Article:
Leeds United: Whites’ hunt for a winger hotting up

Leeds keeper Ross Turnbull.

Leeds keeper Ross Turnbull.

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From top to bottom at Elland Road everyone is in agreement: Leeds United need a left winger. Uwe Rosler knows it and Massimo Cellino sees it as the one position which United’s budget must stretch to filling before the end of the transfer window.

A fortnight ago Rosler was talking about a recruitment strategy which had virtually fallen into place. The arrival of goalkeeper Ross Turnbull on a free transfer from Barnsley – signing number six – gave United’s head coach another round peg in a round hole. In terms of what Rosler needed this summer, as opposed to what he would have brought in if money were no object, he was one deal short of a full set.

The 46-year-old spotted an obvious shortage of goals in the squad he inherited so deals for Chris Wood and Lee Erwin were done. Tom Adeyemi’s loan from Cardiff City gave Rosler sufficient depth in his midfield and the deal with Sol Bamba retained a strong centre-back and a potential captain. Turnbull came in as cover for a keeper in Marco Silvestri who will start the new season as first choice and was otherwise lacking an experienced deputy.

Turnbull was the most recent of the arrivals, signed to a two-year deal on July 15 and in time to go on tour to Austria and Norway. Since then Leeds have tried and failed to finish Rosler’s team off with a deal for an out-and-out winger.

It is still the top priority as the club head into the last few days of pre-season and begin counting down to the visit of Burnley on August 8.

Rosler never intended to gut the squad at Elland Road, realising that he would be working to a budget this summer and happy in any case with many of the players he inherited in May. His shift towards a 4-3-3 formation was assisted by the ability of Sam Byram to operate as a right winger and United’s substantial investment in Wood, a reliable goalscorer who Rosler believes is capable of fending for himself in a front three.

The left-hand side was more of a problem and Rosler’s pre-season experiments have largely served to convince him and the club that a specialist wide player is needed.

Casper Sloth was used there against Eintracht Frankfurt last week but hardly touched the ball before half-time and moved into a central role at the start of the second half. Souleymane Doukara got a chance against Hoffenheim on Saturday, turning in a display which pleased Rosler in parts.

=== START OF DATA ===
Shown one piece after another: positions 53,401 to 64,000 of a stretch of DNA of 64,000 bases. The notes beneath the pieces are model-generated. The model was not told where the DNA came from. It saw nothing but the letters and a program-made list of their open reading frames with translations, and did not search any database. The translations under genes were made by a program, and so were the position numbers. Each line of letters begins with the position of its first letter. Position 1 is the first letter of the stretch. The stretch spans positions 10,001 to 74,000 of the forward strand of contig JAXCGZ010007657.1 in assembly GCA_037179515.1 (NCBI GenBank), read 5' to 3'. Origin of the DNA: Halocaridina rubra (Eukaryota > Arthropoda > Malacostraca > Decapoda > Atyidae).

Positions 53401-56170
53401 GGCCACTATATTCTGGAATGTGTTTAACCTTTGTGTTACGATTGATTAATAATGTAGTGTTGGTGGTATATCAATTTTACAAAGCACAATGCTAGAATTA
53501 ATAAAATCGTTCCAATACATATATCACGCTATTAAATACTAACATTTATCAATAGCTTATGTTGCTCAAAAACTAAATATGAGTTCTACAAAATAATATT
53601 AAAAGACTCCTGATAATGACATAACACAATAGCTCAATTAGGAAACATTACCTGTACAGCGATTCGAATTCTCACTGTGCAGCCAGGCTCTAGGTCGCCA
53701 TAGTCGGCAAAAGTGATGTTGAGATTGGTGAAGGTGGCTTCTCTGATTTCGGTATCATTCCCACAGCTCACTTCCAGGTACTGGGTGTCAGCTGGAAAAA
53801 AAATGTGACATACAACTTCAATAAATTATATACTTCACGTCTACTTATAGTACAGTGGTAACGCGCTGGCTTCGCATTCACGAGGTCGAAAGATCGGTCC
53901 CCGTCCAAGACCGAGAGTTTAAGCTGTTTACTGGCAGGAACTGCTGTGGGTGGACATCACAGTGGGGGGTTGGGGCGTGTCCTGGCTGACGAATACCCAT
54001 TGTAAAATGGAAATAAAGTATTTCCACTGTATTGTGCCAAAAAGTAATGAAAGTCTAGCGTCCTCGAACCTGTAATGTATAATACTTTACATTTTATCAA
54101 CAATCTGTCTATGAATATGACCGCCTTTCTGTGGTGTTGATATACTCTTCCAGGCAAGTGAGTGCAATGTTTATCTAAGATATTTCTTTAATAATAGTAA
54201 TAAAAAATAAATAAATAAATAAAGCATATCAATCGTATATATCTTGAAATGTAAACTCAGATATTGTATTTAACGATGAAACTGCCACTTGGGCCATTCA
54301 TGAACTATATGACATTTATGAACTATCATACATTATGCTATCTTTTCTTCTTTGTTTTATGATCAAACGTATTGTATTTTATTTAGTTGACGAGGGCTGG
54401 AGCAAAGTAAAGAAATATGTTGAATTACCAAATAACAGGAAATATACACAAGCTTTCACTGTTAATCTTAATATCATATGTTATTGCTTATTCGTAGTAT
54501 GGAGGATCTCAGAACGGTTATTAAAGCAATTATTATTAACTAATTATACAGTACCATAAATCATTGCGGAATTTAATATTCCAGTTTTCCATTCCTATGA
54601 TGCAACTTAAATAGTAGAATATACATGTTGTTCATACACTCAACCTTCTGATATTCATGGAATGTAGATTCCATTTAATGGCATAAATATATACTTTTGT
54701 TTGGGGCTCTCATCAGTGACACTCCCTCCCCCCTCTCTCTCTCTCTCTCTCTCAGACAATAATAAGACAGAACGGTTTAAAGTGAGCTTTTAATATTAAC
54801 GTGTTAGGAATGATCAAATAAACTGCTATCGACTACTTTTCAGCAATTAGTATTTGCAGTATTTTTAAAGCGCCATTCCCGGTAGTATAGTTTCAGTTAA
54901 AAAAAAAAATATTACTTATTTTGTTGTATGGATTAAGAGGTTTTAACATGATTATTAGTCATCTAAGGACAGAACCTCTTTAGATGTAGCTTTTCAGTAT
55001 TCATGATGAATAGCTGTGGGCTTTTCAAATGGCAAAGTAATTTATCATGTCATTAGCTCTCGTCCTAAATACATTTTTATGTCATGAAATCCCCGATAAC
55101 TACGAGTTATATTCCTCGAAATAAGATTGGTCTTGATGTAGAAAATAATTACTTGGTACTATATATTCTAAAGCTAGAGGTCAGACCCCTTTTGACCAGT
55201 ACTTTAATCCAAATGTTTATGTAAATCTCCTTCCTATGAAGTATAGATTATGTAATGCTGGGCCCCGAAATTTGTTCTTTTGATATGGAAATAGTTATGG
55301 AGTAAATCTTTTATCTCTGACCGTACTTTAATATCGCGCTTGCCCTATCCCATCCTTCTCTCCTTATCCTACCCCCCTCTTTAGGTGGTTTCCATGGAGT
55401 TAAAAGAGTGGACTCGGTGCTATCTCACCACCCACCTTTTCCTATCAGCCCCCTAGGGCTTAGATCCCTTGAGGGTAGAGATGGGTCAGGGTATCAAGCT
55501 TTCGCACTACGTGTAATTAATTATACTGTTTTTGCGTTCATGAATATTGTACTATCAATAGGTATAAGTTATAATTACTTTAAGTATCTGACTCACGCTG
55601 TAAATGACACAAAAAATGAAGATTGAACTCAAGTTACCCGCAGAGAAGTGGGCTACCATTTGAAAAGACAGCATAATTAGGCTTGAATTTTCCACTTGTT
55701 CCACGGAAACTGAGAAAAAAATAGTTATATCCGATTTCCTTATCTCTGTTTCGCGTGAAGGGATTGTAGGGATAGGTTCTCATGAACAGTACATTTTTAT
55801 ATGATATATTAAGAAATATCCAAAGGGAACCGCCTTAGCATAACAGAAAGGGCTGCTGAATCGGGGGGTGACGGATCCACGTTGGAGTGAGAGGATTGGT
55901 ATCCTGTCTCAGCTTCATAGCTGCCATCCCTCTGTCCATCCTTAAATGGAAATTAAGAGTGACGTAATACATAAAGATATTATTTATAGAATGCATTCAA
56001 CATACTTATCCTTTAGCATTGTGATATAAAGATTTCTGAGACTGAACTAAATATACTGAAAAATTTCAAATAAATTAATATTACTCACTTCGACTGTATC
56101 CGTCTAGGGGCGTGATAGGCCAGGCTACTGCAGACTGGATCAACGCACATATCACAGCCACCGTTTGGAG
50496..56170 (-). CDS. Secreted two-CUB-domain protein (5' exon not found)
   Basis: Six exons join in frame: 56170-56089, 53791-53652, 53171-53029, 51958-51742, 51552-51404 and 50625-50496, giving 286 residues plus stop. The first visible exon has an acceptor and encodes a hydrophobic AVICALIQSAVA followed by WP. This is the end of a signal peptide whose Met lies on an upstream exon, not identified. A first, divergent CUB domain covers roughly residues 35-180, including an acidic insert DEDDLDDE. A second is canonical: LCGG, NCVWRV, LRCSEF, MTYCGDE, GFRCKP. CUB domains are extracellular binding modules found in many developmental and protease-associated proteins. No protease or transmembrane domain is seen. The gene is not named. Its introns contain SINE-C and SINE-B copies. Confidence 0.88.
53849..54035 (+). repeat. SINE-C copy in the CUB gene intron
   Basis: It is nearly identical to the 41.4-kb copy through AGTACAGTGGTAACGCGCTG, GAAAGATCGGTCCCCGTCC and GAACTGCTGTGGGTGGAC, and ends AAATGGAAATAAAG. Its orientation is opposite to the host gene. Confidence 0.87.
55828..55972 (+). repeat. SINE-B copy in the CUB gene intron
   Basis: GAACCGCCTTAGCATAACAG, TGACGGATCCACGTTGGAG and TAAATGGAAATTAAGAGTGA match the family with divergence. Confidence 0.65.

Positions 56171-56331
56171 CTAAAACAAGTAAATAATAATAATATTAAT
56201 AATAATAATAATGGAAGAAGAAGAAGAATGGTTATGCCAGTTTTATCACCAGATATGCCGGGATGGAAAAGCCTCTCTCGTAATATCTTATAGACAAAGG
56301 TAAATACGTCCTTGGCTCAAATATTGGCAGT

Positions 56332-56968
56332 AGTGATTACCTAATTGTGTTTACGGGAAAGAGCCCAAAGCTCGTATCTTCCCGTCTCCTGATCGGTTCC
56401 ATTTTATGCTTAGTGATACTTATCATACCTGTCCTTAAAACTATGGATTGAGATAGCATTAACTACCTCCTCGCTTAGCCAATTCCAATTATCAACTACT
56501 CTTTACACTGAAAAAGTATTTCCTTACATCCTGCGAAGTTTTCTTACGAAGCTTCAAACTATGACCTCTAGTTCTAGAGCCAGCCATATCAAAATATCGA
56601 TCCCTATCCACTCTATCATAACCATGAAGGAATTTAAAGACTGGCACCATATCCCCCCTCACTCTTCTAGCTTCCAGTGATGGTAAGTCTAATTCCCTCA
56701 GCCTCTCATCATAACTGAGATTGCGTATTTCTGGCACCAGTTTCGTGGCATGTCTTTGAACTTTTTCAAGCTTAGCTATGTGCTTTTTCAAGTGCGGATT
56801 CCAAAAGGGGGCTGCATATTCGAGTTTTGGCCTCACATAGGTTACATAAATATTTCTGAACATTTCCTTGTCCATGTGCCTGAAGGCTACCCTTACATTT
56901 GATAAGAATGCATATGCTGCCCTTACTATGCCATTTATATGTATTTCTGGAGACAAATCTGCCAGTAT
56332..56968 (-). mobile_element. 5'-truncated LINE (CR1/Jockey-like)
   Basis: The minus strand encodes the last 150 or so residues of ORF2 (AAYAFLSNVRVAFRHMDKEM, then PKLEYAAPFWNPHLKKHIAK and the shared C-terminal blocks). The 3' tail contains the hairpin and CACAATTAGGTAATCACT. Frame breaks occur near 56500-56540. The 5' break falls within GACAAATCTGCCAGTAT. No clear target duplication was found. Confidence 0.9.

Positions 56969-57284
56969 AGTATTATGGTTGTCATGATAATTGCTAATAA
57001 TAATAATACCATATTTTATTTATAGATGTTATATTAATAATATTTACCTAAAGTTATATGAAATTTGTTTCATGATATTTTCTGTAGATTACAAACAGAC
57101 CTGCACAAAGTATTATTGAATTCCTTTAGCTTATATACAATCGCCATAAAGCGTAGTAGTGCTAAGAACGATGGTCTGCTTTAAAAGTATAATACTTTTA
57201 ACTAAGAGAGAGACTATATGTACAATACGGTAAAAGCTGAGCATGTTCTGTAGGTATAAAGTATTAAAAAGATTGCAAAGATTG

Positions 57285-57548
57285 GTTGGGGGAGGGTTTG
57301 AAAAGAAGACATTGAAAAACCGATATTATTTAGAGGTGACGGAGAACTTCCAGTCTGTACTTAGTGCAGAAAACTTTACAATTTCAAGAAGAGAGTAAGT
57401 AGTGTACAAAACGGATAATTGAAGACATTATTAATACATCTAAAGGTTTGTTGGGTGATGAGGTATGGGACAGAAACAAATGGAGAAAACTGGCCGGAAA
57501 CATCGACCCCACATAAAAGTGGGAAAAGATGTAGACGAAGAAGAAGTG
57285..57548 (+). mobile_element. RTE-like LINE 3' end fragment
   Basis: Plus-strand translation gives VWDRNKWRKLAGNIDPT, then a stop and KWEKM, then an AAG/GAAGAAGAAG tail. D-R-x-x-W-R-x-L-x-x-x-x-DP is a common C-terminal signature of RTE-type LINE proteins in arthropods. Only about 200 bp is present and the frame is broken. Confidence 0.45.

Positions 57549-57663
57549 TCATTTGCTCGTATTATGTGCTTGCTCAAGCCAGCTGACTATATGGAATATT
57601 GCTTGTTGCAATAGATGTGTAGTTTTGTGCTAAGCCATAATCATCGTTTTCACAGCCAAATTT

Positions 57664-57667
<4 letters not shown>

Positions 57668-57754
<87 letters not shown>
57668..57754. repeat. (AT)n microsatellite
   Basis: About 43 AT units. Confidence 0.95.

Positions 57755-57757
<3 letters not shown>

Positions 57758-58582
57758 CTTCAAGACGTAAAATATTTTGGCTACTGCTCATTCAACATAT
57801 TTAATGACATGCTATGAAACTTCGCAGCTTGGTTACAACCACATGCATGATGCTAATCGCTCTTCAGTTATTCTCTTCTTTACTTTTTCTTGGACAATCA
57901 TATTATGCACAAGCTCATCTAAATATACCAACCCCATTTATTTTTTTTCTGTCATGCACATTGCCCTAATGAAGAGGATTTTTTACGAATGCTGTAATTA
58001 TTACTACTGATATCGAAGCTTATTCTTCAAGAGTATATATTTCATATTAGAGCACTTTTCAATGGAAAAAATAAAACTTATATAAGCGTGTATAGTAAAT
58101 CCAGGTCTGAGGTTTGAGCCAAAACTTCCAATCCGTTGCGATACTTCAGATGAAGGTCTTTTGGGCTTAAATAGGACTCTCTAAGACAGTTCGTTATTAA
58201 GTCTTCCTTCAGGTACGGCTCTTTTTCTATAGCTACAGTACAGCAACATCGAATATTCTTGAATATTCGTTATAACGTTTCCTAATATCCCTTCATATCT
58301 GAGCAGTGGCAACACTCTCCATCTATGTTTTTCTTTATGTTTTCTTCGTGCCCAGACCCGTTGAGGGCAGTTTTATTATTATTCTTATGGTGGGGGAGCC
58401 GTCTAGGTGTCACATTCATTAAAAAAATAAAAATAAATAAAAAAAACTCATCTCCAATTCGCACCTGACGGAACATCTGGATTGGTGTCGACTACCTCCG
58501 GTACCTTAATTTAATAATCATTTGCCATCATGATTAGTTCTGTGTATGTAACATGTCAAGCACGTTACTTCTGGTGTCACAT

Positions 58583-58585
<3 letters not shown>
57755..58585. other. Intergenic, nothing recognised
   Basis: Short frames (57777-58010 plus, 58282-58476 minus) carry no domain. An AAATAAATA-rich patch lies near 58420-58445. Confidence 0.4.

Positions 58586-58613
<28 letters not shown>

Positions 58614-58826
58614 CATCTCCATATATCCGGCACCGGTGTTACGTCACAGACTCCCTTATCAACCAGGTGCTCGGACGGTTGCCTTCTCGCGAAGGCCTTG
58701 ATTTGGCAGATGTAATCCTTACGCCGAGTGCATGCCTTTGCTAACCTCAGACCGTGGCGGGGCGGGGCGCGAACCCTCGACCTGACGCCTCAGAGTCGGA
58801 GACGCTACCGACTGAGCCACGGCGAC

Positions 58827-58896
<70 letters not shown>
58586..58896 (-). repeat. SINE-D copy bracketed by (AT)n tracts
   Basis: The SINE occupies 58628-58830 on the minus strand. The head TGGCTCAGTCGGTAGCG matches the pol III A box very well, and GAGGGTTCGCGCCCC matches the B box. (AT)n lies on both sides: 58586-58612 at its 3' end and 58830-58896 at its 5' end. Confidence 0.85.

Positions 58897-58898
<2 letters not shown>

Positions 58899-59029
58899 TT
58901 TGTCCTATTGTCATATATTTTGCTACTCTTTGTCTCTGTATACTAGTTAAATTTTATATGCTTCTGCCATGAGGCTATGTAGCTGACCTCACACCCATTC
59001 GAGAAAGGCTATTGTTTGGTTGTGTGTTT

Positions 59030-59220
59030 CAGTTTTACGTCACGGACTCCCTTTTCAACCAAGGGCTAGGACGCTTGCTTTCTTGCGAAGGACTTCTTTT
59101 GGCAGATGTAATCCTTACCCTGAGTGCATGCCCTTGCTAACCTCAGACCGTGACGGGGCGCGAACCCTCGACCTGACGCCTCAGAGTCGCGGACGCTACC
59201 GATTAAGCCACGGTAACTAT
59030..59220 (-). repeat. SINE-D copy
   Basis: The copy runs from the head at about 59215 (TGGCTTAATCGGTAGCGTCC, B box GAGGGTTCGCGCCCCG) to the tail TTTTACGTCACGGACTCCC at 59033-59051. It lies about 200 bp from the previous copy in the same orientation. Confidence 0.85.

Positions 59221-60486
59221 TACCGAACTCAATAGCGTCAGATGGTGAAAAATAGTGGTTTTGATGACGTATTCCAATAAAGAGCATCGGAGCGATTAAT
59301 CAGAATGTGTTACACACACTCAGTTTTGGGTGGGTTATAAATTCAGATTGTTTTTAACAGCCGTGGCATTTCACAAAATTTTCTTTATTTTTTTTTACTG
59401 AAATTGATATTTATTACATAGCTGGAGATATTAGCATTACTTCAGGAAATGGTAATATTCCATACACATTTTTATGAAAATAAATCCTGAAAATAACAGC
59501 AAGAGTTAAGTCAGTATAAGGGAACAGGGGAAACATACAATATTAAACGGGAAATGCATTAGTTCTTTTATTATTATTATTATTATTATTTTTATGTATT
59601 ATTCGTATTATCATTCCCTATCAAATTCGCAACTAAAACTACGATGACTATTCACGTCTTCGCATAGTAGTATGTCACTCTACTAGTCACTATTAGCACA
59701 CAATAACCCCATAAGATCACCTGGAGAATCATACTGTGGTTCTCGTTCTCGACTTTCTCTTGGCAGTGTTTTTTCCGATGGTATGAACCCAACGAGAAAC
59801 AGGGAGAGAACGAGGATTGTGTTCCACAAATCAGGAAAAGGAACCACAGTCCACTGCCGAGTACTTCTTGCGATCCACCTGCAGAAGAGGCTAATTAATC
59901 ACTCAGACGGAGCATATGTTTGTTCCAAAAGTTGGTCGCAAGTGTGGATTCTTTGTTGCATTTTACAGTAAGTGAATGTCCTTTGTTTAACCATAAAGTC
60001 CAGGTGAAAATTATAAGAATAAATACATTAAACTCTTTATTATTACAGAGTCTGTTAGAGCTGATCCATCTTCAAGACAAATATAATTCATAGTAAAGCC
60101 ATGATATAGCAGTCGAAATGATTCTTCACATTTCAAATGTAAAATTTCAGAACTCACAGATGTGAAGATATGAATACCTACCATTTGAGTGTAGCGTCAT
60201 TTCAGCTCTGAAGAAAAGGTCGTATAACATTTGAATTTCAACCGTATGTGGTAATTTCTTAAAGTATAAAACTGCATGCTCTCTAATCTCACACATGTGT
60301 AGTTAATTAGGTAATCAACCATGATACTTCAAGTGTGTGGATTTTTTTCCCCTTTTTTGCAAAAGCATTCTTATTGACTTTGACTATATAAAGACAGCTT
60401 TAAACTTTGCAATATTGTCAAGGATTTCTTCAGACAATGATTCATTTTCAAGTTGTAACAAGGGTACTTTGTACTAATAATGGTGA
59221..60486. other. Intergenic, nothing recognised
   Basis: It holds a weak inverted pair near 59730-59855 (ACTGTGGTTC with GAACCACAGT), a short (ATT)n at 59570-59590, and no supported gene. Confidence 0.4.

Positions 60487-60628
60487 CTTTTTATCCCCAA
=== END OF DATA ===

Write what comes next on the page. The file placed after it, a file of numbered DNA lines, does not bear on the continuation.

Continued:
Speaking during United’s training camp in Austria, Rosler admitted that the experimentation was largely a search for fallbacks in the event that the transfer market failed to yield a new winger.

“There are areas where we want to improve,” he said. “Our financial framework is restricted but we still want to do at least one more thing. In some areas we are very light, especially when you talk about wanting to play with width and three up front.”

At one stage a week ago, Leeds thought a deal to sign Catania’s Raphael Martinho was about to fall into place.

A medical was mooted, though Martinho never actually completed one, and United discussed the transfer at length before deciding that the Brazilian’s poor grasp of English might be a problem. Unconvinced that he would settle in Leeds, the club chose to move on.

Earlier this month, Cellino made contact with French club Bastia about Floyd Ayite, a 26-year-old Togo international who is reported to be worth around £2million.

United’s Italian owner did not like Bastia’s valuation and has left that option alone. In the past few days the search has turned elsewhere. Cellino believes the club have enough alternatives, though none of them would be cheap and he is resistant to the idea of signing loanees who do not sign with a view to a permanent deal. Manchester City’s Brandon Barker, a player linked with Leeds throughout the summer, was ruled out for that reason – City’s reluctance to discuss the option of a full-time move.

“With loans that have no (right of) redemption, you are only paying to train another club’s player,” Cellino once said. “I’ve never done a deal like that in my life.”

Leeds also remain intent on balancing the books, despite their willingness to pay around £2m for Wood.

Having negotiated the sale of Billy Sharp to Sheffield United on Saturday, the club are trying to remove Steve Morison and Nicky Ajose from their wage bill having decided that neither player is needed for the forthcoming season.

Sources at Elland Road believe Morison’s preferred move is a return to Millwall but the striker’s wage is far beyond the reach of a League One club.

He became one of United’s top earners when he signed from Norwich City in 2013 and Leeds are anxious to avoid an expensive pay-off.

Ajose, meanwhile, has two years left on his contract but was encouraged to look for a new club by being omitted from United’s pre-season tour. The 23-year-old, who made little impact after his move from Peterborough United a year ago, remained in England instead and trained with the club’s development squad.

“I said to Nicky that he would find it hard to get regular playing time,” Rosler said.

“I think to be honest to players is the best way to be.

“He’s trying to sort out his future. That’s the best thing for the player and for us.”